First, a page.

Plant Health Committee Communiqué—PHC47
The Plant Health Committee (PHC) held its forty-seventh meeting in the Yarra Valley, Victoria in June 2015. During the meeting, two field trips were undertaken: the first to a vineyard in the Maroondah Phylloxera Infested Zone to discuss the challenges faced by growers within that zone; the second to Dalton Reserve, Harkaway, to see the Marchalina hellenica eradication programme first hand. The field trips were extremely informative and demonstrate the breadth and depth of the national plant biosecurity system and the issues plant health managers deal with.
The key issues for discussion at the meeting related to:
- application of the draft National Framework for Management of Established Pests and Diseases of National Significance in the plant biosecurity sector
- interstate trade reform and progress of recent initiatives in strengthening, streamlining and harmonising trade processes
- implementation of the National Minimum Data Standard for Plant Health Surveillance
- progress in the development of the Beekeeping Code of Practice and other honey bee management activities
- progress in enhancing preparedness for Karnal Bunt.
Specific issues considered by the Committee at the meeting are detailed below.
National policy and strategy
The Committee discussed application of the draft National Framework for Management of Established Pests and Diseases of National Significance in the plant biosecurity sector and recent initiatives, which relate to this framework such as the development of a national management plan for Cucumber Green Mottle Mosaic Virus, which will ensure the continued national coordinated management of this pest. Advice from the Committee will be provided to the National Biosecurity Committee on how best to apply the framework in the plant biosecurity sector.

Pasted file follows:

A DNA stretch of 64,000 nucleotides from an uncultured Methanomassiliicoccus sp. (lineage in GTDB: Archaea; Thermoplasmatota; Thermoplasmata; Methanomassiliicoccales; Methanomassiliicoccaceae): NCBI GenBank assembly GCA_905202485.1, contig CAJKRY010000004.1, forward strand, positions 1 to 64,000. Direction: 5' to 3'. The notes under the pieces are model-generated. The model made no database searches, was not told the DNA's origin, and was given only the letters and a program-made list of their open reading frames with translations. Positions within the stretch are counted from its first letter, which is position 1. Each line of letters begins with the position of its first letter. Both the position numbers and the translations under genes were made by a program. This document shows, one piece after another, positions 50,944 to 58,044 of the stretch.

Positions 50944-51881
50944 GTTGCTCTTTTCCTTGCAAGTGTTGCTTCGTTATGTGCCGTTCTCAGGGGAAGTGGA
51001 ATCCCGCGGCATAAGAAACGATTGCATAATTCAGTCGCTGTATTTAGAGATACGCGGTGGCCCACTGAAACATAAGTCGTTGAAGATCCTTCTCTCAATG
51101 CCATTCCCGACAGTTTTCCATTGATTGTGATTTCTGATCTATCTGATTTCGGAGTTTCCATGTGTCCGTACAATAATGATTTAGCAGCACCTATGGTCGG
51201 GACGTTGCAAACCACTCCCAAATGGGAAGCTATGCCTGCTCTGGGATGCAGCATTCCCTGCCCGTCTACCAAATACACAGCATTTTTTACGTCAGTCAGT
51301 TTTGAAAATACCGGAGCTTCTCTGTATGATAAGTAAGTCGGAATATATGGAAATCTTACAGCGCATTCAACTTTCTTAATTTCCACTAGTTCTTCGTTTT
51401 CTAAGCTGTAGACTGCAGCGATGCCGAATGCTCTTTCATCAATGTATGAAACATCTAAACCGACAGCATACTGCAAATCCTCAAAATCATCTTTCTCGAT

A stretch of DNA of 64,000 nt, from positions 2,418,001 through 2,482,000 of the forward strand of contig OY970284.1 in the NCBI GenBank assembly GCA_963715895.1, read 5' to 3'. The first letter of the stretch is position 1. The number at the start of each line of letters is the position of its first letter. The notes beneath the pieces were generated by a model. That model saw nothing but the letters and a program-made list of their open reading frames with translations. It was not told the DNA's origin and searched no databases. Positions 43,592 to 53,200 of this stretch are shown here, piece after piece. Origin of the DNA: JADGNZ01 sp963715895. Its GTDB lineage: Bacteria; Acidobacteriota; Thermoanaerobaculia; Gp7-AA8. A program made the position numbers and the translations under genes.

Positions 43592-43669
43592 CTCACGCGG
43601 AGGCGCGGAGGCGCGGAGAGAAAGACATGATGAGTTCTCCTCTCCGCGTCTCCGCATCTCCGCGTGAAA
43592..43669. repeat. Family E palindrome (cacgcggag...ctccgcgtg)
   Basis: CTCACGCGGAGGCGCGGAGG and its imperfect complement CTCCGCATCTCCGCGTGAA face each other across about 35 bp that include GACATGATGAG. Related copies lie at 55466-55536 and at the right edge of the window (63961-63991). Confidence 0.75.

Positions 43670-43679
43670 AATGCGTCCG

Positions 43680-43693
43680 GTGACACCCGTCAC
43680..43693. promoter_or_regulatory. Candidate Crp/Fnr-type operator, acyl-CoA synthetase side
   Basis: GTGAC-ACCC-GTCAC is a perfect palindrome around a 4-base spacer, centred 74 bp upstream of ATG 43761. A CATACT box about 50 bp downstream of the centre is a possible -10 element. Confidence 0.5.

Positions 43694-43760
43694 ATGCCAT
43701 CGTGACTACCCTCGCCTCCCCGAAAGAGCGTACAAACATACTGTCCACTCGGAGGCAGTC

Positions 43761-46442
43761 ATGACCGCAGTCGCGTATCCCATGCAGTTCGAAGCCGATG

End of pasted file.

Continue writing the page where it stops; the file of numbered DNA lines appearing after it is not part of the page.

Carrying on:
The Committee noted the review of the National Plant Biosecurity Strategy has been finalised by Plant Health Australia and an associated implementation plan developed. The implementation plan provides guidance to stakeholders on key activities that will deliver on Strategy recommendations over the next five years. Further discussion on the actions for governments will be held at the next meeting, once the detail has been worked through by members.
Risk analysis, trade and market access
The Committee continued discussions on the progress of the initiatives undertaken over the last 12 months to reform trade arrangements. One of the focus areas for these deliberations has been arrangements for seed potatoes and, to this end, Dr Doris Blaesing (RM Consulting Group) provided a presentation on the Horticulture Innovation Australia Inc. (HIA) seed potato certification review project. This has been a good initiative, and the Committee is interested to see what key stakeholders working in this area think of the findings.
Another key focus area has been to strengthen the information and processes supporting area freedom arrangements. The arrangements developed are consistent with ISPM-4 and over the last 8 months have been successfully embedded in jurisdiction processes. At the meeting, the Committee considered the application of these arrangements to emergency response situations and agreed to requirements in this area.